As if all that wasn't fodder enough for a compelling rock ’n’ roll narrative, in the last few years Sarah has been married and divorced, become a mother, and gotten sober. It’s a whole lot of moving and shaking for someone who just turned 40, but don’t expect to find her pumping the brakes anytime soon.
“I’m not slowing down,” Borges says. “I’m gonna keep on seeking the next sound, the next song, the next chapter of who I am.”
Headlining that next chapter is a new album titled Love’s Middle Name, due out October 12, 2018 on Blue Corn Music.
There’s never been much daylight between Sarah and re-invention. Even as she’s weathered the inevitable ups and downs in an industry that’s perpetually imploding, she’s stayed the course, creating an impressive body of work one album at a time, personal plot twists and genres be damned.
“Critics have always loved Sarah, but that doesn’t mean they’ve figured out what to do with her,” says Binky, her longtime bassist and best friend of 15 years.
He has a point. Conduct even a quick Google search, and you’ll find that she’s been dubbed everything — from an Americana darling to a roots rocker to a cowpunk to the next Sheryl Crow — by tastemakers as diverse as The New York Times and SiriusXM Outlaw Country Radio.
You could forgive folks for being stumped as to what to call her brand of music. In an era when algorithms and critics alike are hard-pressed to find the quickest way to complete the phrase “sounds like___,” an artist such as Borges raises questions. Does she walk a fine line between punk and country, or does she kick the tar out of it? Is she rock, roots, or Americana? And while we’re at it, what the heck is Americana, anyway?
Sarah’s many things. She’s a driven artist who cranks out finely crafted, character-driven songs with the dexterity of a prolific novelist. She’s a busy single mom who doesn’t have time for your bullshit. She’s an unapologetic stage belcher. And as her bandmates are quick to point out, she’s an incurable road dog who lives for gigs and relishes the long-haul drives in vans full of stinky dudes that said gigs require. Which is all to say that Sarah and her music contain multitudes. Grit, grace, and everything in between.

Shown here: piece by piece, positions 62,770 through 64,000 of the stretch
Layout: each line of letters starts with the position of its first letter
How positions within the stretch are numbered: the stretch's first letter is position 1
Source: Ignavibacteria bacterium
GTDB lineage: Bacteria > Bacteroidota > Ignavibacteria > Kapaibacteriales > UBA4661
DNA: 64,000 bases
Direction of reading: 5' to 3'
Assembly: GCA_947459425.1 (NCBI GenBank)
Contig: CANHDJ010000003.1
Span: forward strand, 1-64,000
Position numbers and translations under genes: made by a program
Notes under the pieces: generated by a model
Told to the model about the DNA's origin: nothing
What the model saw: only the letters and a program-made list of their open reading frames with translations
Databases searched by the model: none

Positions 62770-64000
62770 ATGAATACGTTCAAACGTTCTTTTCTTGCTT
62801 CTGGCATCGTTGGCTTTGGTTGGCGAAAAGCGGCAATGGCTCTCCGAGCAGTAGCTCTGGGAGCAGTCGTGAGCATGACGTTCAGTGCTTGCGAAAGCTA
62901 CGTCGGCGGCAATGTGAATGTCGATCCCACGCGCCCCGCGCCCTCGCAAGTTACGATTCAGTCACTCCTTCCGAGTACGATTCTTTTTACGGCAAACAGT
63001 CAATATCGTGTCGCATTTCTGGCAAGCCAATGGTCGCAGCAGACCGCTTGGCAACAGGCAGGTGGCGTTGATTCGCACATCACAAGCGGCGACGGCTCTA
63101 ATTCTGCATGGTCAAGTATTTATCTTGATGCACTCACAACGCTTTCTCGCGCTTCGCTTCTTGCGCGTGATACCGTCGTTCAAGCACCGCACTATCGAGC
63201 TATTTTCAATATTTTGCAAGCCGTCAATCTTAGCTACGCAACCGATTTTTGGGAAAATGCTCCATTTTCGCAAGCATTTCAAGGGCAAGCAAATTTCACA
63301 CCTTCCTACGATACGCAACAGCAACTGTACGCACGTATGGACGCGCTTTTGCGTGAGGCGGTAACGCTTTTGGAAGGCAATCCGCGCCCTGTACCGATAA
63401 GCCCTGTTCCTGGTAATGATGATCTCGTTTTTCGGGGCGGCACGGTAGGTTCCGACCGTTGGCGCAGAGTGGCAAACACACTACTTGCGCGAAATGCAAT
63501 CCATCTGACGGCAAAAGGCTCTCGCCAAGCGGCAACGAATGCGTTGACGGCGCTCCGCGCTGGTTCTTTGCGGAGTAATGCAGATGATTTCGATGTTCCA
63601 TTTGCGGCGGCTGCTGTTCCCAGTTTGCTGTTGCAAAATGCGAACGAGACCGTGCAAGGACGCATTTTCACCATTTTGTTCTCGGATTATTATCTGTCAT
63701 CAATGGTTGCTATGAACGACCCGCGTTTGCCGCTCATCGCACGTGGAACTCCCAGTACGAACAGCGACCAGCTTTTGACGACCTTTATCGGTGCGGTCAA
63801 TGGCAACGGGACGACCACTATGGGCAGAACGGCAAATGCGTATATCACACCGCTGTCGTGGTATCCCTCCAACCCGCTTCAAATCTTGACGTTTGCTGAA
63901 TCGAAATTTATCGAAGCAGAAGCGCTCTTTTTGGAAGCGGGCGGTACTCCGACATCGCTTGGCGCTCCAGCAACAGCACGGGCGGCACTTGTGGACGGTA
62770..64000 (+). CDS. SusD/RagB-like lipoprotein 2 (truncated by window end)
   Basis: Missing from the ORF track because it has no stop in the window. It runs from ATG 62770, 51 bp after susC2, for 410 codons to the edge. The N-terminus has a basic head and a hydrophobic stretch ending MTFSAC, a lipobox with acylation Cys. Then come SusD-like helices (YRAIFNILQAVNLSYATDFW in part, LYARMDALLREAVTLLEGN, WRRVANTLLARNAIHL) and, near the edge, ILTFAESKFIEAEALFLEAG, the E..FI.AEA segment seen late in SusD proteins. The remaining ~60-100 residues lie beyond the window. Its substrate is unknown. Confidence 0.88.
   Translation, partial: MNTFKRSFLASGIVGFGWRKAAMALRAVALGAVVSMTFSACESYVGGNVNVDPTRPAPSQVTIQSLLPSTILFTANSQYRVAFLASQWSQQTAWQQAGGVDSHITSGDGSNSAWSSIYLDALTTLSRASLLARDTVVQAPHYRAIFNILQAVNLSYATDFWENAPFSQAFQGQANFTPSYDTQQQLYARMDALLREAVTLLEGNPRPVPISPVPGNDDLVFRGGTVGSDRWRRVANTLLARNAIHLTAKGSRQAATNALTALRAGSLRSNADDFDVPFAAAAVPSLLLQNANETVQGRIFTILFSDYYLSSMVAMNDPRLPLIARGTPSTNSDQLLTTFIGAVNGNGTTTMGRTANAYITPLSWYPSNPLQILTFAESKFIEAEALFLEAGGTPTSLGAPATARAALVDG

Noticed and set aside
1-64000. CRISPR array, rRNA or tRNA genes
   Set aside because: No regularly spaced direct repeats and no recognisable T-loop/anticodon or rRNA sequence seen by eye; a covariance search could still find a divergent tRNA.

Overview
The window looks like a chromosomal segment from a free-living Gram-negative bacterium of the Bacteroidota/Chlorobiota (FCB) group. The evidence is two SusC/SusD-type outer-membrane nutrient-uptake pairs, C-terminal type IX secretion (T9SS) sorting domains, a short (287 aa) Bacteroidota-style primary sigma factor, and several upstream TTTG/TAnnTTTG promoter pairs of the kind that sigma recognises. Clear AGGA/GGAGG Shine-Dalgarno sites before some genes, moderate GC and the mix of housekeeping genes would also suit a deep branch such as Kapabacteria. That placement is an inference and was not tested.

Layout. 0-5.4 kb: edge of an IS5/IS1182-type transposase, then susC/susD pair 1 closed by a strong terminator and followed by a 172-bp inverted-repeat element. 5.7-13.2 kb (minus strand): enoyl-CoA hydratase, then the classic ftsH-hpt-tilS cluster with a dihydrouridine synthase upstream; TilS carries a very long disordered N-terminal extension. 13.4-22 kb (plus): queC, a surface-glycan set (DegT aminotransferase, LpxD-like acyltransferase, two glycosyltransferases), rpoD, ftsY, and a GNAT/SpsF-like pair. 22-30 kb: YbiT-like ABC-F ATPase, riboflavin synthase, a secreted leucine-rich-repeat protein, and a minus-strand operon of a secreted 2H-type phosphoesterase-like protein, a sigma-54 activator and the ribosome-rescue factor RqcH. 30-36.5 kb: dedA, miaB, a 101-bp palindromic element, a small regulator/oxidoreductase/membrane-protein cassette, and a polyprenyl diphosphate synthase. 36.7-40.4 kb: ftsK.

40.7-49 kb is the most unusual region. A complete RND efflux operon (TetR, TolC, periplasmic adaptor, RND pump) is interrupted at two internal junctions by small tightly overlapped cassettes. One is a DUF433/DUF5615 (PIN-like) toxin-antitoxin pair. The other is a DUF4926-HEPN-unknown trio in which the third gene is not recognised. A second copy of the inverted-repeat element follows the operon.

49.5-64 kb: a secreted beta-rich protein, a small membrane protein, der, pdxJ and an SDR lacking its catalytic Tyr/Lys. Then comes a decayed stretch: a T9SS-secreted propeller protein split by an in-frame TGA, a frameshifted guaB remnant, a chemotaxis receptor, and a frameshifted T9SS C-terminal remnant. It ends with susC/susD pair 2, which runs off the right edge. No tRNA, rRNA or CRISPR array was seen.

“I don’t know what to call it most days,” she says, “Lately I just call it ‘rock ’n’ roll.’ Can we just call it that for crying out loud?
But if you’re looking for a common denominator threading through all of Sarah’s multitudes, or something approximating a label that she might not fight you on, joy fits the bill. Yes, you read that right. Joy isn’t the first thing most fans associate with barroom rock songs about heartbreak, sticking it to bad men, or lusty midnight romps. But for Sarah it’s a palpable force running through everything she does.
"It won’t sound very punk of me to say this, but I feel joy now in a way I've never felt before about doing what I do”, she says. "It's been a long journey, but I’m lucky as hell to be in the driver's seat for this life I’ve been given of playing, writing, motherhood, and sobriety.”
Borges’s unbridled joy at making music two decades into a storied career comes through loud and clear in her latest long player, aptly titled Love’s Middle Name. Her third studio record with the Broken Singles, it’s a muscular 10-song cycle that pulses with gritty, unfettered emotion. As the kids like to say, this record has all the feels
On “House on a Hill,” Sarah pines for a blue-eyed ex and the home they once shared. But instead of being maudlin affair, the album’s centerpiece track grabs you with raw vocals and a wring-out-your-heart chorus over a no-nonsense drumbeat and driving guitars. On the headshaking “Lucky Rocks,” she bewitches the object of her desire with love spells and sweet somethings, like “Lay here down with me for a while/Tell me a story or a secret/Tell me a lie.” On the hard-charging “Headed Down Tonight,” she’s more than a little bit dangerous, summoning her hookup to follow her off the beaten path into the woods even as she coos, “Watch your step, you know I wouldn’t want you to get hurt” over a thumping train beat. And on the rolling, wistful “Grow Wings,” she asks: “This world is too big for small voices, someone like me singing into the wind what difference can I be?”
For this latest record, Sarah and the gang pointed the Broken Singles van toward the Brooklyn studio of Eric “Roscoe” Ambel, a widely respected performer and producer whose credits include the Bottle Rockets and Steve Earle & the Dukes, and was the founding guitarist for none other than Joan Jett & the Blackhearts. Recorded in four sessions with Ambel in the producer’s chair providing banshee-like lead guitar, Love’s Middle Name dispenses with any fussiness. “Roscoe has zero interest in fancy. He likes to capture the beast in its tracks,” Borges says, “That suits me just fine. Life isn’t a dress rehearsal, so let’s get on with it and melt some faces already.” She may be channeling world-weary characters, but it still sounds like she and her band are having a lot of fun laying it all down.
$15.00 - $18.00